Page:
CREATIVE HEROES: My Advertising Friends

28 02 2016

My sweetie, Steve Davison won a lifetime achievement award at the Annual Advertising (ADDY) Awards.* And BAM…it hit me afterwards. I’ve now started my new series on Creative Heroes, which is about someone living a fully creative life and not only was my sweetie a creative hero, but as I watched the intro video of past winners, I realized they were all creative heroes of mine. As I watched the show and saw brilliant, beautiful, touching and funny work, I realized I was in a room full of creative heroes. That award show and that evening was a love fest. My advertising peeps have somehow married design, writing, marketing, business and have turned it into a career. We actually get paid for this! It is an industry that I am proud to be a part of. It is the filter though which I see the world.

The night of the ADDY Awards was about honoring creativity. It was about those in the business that show up with their A game. As a friend said in the introductory video, “good is the enemy of great”. That’s really a hard thing to do. We get bogged down with life, people who don’t understand, and all the other excuses we come up with, when we settle for good enough.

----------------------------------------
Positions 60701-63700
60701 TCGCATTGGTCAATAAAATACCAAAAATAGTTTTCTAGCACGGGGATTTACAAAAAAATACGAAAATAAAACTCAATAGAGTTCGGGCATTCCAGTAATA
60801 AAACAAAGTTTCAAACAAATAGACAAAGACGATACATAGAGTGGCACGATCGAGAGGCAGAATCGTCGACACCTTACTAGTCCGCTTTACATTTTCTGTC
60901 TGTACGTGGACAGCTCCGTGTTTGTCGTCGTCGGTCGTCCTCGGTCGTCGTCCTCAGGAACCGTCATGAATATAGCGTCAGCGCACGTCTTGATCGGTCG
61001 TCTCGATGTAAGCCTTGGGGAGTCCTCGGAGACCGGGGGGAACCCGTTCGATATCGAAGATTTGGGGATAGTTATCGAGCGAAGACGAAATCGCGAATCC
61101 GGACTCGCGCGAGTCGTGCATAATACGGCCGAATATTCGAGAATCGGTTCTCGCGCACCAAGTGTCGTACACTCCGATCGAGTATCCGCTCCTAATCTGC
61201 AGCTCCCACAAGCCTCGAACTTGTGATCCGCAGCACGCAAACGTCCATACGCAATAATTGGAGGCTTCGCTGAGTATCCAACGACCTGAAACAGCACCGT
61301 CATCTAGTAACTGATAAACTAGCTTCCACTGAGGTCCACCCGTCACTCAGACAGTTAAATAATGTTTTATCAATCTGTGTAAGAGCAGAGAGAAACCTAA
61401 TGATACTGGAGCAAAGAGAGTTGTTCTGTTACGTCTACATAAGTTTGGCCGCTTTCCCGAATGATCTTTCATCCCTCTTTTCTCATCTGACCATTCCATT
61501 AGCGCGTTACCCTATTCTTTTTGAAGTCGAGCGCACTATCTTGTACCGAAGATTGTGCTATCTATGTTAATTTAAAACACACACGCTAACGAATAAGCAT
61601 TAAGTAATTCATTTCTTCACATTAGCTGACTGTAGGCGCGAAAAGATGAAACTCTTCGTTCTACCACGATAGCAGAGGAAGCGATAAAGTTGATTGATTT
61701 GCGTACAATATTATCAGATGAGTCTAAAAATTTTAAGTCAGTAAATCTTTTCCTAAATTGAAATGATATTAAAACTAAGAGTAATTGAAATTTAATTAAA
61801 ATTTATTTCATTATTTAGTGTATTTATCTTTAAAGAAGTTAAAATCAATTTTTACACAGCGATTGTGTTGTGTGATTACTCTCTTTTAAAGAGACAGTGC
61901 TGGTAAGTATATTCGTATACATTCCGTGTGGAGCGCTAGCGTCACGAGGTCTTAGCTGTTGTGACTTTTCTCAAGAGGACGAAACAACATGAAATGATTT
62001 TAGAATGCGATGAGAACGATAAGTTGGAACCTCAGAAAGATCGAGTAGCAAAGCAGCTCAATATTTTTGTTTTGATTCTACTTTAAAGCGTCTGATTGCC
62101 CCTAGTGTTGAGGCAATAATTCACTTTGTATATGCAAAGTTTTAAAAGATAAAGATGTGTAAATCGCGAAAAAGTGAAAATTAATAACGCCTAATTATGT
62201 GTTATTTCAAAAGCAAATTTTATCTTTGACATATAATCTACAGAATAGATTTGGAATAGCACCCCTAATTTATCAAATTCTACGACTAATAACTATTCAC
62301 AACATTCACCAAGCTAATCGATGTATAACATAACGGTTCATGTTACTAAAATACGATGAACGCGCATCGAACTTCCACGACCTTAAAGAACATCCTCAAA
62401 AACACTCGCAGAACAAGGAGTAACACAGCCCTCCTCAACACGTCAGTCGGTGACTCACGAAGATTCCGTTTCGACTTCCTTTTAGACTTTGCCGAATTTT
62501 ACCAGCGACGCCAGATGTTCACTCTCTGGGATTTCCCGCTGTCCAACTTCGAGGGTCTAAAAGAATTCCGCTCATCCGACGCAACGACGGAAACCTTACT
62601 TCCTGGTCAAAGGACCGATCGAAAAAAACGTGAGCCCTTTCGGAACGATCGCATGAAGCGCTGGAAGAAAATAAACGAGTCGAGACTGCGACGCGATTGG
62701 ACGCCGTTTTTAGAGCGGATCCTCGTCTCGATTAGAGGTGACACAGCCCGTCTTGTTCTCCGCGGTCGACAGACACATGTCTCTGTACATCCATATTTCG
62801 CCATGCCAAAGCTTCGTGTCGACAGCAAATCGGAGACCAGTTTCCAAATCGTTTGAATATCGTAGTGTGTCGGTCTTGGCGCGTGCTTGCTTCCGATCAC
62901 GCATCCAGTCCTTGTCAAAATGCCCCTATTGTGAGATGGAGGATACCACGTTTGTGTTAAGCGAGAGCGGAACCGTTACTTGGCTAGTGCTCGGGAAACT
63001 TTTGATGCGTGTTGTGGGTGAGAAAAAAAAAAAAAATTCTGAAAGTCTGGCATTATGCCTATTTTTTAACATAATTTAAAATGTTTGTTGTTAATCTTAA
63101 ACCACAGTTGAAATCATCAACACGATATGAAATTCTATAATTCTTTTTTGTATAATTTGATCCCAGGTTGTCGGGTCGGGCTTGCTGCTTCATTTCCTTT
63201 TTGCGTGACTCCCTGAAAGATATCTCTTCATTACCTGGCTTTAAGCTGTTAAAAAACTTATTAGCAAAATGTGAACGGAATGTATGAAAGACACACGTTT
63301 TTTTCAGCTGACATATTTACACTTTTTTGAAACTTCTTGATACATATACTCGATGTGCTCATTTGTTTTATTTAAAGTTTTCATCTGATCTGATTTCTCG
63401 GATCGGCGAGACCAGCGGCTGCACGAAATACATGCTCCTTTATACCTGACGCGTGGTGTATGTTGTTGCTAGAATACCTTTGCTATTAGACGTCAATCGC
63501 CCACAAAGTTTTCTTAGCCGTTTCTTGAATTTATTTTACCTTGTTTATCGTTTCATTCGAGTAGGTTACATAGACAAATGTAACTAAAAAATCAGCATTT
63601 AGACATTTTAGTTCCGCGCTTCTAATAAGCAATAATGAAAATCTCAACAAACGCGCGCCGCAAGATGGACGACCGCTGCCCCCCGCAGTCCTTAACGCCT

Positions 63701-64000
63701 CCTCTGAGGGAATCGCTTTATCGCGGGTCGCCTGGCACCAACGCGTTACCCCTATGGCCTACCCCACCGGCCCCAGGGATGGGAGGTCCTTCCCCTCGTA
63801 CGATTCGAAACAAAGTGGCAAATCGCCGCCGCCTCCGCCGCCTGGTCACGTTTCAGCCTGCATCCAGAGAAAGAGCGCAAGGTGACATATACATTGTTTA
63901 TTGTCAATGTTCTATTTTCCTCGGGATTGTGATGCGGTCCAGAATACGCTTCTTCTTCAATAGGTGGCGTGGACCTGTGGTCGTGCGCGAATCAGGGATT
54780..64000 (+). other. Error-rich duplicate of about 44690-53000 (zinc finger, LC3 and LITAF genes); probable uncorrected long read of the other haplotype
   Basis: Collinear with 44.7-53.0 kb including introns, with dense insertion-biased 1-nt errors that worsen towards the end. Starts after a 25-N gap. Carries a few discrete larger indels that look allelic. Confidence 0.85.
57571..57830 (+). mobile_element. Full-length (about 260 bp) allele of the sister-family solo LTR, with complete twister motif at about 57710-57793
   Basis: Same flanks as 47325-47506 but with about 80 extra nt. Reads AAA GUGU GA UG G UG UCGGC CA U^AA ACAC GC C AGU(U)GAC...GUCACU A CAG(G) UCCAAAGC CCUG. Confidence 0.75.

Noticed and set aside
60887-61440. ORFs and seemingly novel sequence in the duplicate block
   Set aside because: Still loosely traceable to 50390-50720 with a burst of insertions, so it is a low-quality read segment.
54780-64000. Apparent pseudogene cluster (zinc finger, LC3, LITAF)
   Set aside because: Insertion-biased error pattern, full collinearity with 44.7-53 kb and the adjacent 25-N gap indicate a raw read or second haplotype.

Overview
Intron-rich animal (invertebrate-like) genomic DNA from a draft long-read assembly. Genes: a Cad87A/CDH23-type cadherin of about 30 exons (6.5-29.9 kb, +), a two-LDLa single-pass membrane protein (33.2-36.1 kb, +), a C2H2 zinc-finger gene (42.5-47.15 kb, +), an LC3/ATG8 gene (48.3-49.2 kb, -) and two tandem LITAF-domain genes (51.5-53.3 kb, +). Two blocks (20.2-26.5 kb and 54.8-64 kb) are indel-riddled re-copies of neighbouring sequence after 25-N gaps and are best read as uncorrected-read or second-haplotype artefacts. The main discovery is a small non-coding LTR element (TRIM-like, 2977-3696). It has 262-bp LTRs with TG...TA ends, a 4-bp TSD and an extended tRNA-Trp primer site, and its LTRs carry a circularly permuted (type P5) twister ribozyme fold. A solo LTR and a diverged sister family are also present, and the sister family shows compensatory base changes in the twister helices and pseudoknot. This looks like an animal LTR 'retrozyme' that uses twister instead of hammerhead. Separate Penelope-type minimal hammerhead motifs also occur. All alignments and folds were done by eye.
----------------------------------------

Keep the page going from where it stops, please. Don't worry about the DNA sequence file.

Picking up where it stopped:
Maybe because it’s hard to continually push yourself that the advertising people I know live by the philosophy, “work hard and play hard.” I’m invigorated when I’m with my tribe. It’s a multigenerational tribe; with friends who go back to the Mad Men era to 20-somethings who are fearless in their brand new careers. As my sweetie said in his acceptance speech, “the business may change technically, but it doesn’t change creatively. It’s not the tools that matter, it’s the people.”

The lifetime achievement award Steve received was a surprise to him, but I knew about it. Perhaps the biggest surprise of the evening was that I kept the secret. Our table was filled with family and industry friends. These are friends that he gets together to watch football with, and they are also past AAF-BR club presidents and lifetime achievement winners. Our table was jokingly called the Mt. Rushmore table because of its collective age. But that table was also filled with a lot of creative wisdom. As I progress through this new series, I’m realizing a hallmark of living a creative life is surrounding yourself with creative friends.

I’ve written about my sweetie before. We met 30 years ago when he was the hot, tv commercial director in town. He knows every aspect of film/video production. He is an artist with the camera and I’ve heard him say, “it’s like painting with light.” One of the things that drew us together as a couple is the history we shared in the advertising world in our southern city. One of the things the South does really well is storytelling. And that’s really what advertising is, telling a story.

Living a Creative Life